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Alumni: Stuart Cohen

Stuart Cohen (MPP ’97) is the Executive Director of Transform, which advocates for public transportation and walkable communities. He spoke with Policy Notes about coalition building, how transportation is linked with opportunities for low income people and the lessons learned from surviving his first year at GSPP.

You co-founded Transform in 1997. What was your initial vision for starting the organization?

As a cyclist, I had come to understand how 60 years of subdivisions, strip malls and highway-exit corporate parks were devastating our country. Planning for all this sprawl meant public transportation was being bled dry while highway projects got the green light. Huge numbers of people — especially low-income families, youth and many seniors — were cut off from opportunity. I’d always wanted to reverse these trends. But turning the tide on sprawl had became a true mission for me when I started working on global warming with Nancy Skinner in 1993. Transportation is responsible for 38% of California’s greenhouse gas emissions and the idea that all this driving could also devastate this planet, flood much of Bangladesh and whole islands was a bit too much for me.

What are the key ways that Transform has grown and evolved?

Our early coalition-building helped change this cycle of sprawl. In 1998 we convinced our regional agencies to do a “smart growth scenario” that would focus growth in walkable, compact town and city centers, and then to focus investments to help support that growth. We continued this work at the regional scale, building coalitions that helped gain more than $6 billion dollars for expanding public transportation and bike lanes in the Bay Area. Other regions in California soon followed suit. While transportation decisions happen at the regional scale, the only way to truly garner the tremendous benefits of compact, walkable communities happens if the whole region shifts. In 2006 I co-founded the Great Communities Collaborative, a unique partnership of foundations and Bay Area non-profits. In 2007 I also co-founded a statewide coalition, ClimatePlan, that pushed for “smart growth blueprints” that eventually became law. The following year, the landmark law, SB 375, was passed. Each of California’s major regions now focus their transportation planning with the specific goal of reducing driving per capita to meet climate targets for 2020 and 2035. We now have a Sacramento office and build statewide networks for change.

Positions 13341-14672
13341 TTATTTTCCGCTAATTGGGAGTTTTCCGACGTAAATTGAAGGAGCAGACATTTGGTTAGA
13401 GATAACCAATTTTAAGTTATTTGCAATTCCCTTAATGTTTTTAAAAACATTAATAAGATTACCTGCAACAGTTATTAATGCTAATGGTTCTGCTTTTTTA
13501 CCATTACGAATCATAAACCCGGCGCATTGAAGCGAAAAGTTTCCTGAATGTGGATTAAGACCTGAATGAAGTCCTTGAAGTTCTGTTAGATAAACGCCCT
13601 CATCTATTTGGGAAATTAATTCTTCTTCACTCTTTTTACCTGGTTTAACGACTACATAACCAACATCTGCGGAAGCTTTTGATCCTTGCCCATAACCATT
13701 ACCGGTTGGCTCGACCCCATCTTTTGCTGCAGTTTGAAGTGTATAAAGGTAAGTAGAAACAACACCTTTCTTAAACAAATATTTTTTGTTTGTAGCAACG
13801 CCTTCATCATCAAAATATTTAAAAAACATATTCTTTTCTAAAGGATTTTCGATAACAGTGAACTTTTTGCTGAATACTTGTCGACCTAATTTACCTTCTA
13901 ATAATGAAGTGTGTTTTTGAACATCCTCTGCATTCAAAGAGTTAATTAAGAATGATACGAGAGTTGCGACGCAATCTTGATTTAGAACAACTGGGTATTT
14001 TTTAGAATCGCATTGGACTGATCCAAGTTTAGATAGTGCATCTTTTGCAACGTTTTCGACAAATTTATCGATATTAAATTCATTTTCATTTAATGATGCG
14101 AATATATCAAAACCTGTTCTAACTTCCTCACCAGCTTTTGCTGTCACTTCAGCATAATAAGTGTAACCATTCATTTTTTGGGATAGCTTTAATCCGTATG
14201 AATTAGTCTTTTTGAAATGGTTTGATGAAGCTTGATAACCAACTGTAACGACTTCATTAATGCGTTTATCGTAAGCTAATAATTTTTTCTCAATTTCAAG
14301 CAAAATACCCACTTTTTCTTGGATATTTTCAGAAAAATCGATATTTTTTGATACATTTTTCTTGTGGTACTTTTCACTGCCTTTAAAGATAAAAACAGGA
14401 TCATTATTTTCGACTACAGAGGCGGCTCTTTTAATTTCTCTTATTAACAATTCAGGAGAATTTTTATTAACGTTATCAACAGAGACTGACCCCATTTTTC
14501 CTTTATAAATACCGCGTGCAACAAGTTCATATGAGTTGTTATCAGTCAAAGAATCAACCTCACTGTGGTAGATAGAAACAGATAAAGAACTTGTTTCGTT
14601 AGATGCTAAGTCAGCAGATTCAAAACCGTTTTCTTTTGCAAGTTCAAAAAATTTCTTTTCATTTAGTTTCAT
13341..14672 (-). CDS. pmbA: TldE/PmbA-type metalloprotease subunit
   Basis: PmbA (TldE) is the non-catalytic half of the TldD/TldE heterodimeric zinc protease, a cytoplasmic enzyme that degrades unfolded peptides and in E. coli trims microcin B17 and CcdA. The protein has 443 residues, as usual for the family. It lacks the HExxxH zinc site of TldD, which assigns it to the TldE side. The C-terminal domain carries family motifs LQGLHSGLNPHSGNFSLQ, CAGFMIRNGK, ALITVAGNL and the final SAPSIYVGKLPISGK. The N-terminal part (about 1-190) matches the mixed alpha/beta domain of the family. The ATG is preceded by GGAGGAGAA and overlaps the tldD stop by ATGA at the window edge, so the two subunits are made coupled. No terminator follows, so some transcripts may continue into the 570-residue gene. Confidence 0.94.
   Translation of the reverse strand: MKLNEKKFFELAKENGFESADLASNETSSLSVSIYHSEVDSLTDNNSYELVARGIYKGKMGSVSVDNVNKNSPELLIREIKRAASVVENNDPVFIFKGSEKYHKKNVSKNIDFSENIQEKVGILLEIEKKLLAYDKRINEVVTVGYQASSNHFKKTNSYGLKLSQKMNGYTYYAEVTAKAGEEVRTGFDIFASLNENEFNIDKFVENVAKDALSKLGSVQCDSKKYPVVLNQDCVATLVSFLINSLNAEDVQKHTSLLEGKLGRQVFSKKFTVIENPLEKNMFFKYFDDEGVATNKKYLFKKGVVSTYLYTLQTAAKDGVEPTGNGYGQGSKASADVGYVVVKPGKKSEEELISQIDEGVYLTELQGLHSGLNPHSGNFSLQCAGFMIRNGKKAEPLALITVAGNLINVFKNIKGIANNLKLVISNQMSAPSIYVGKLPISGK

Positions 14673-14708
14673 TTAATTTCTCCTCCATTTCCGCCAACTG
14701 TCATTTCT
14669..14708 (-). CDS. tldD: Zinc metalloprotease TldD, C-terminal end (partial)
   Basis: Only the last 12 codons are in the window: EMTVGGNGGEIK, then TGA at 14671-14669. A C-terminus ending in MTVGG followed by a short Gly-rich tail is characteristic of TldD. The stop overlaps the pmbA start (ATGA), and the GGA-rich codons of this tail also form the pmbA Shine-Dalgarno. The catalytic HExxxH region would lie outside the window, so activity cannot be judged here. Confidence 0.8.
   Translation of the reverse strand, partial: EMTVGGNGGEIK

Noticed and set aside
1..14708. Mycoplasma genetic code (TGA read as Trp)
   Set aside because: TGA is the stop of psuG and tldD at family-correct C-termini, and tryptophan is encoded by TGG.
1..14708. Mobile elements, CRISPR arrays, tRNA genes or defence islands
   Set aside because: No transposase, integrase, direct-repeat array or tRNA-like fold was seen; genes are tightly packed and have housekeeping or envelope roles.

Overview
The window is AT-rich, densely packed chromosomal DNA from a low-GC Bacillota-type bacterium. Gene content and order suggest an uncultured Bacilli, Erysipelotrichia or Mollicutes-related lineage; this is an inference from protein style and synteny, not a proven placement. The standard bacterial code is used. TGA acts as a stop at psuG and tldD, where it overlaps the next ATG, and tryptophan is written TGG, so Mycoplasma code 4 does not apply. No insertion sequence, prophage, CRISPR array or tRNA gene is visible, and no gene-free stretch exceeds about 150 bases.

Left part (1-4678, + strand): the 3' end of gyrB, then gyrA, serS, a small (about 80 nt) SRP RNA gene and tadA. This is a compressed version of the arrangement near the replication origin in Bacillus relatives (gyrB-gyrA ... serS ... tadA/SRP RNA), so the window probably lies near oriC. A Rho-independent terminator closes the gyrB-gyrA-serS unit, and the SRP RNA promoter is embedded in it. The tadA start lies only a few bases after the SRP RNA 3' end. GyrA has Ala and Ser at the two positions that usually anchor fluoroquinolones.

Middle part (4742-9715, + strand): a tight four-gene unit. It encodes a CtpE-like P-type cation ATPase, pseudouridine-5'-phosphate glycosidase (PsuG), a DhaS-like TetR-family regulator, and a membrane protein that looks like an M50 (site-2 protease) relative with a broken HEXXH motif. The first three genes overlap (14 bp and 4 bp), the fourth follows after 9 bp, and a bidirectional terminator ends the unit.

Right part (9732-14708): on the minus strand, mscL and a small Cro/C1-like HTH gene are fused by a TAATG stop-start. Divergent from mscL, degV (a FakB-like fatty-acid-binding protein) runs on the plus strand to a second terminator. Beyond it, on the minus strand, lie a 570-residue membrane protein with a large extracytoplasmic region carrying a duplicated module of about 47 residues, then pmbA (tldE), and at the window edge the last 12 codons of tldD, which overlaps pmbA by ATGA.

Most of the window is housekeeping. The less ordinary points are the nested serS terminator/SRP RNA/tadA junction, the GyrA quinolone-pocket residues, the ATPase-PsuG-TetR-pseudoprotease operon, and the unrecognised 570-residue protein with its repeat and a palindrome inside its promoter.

How have you seen Transform’s strategic priorities intersect with green business and innovation?

We were frustrated that developers that were trying to be green were often stunted by outdated codes that required excessive parking, especially for affordable housing. So we created a thirdparty certification for buildings, called GreenTRIP, that supports cities and developers that plan for low-traffic, low-carbon developments. GreenTRIP certification is given to projects that cut traffic, with incentives like free transit passes or CarSharing onsite, instead of excessive parking. This certification helps fosters community support to get the best developments approved while giving property owners a marketing edge.

Which areas of the transportation sectors seem most promising vis-a-vis green business?

Transportation has so much excess built into the system — with so many cars and most cars having just the driver. This leaves tremendous growth potential for new technology-enabled carand ride-sharing. is a great example, allowing individuals to make money by leaving their car at home (for someone else). With just 1 shared car needed for every 10 people the potential efficiencies are enormous.

What aspects of your GSPP training have been most useful to you?

After my first year at GSPP, very few policy problems seem overwhelming! The training has given me the tools to add to crunch data and develop truly implementable policy proposals. One of my favorite reports, “Windfall for All,” used census track data and cost modeling to show how Bay Area neighborhoods with the greatest access to public transit had transportation costs that were $5,450 lower, and reduced their greenhouse gases by 42%, relative to other parts of the region. We used maps illustrating this correlation during our state advocacy days, creating maps to match the region of the particular legislator. It has helped change the frame of public transit from a system that is wasteful and requires subsidy to one that helps families live affordably.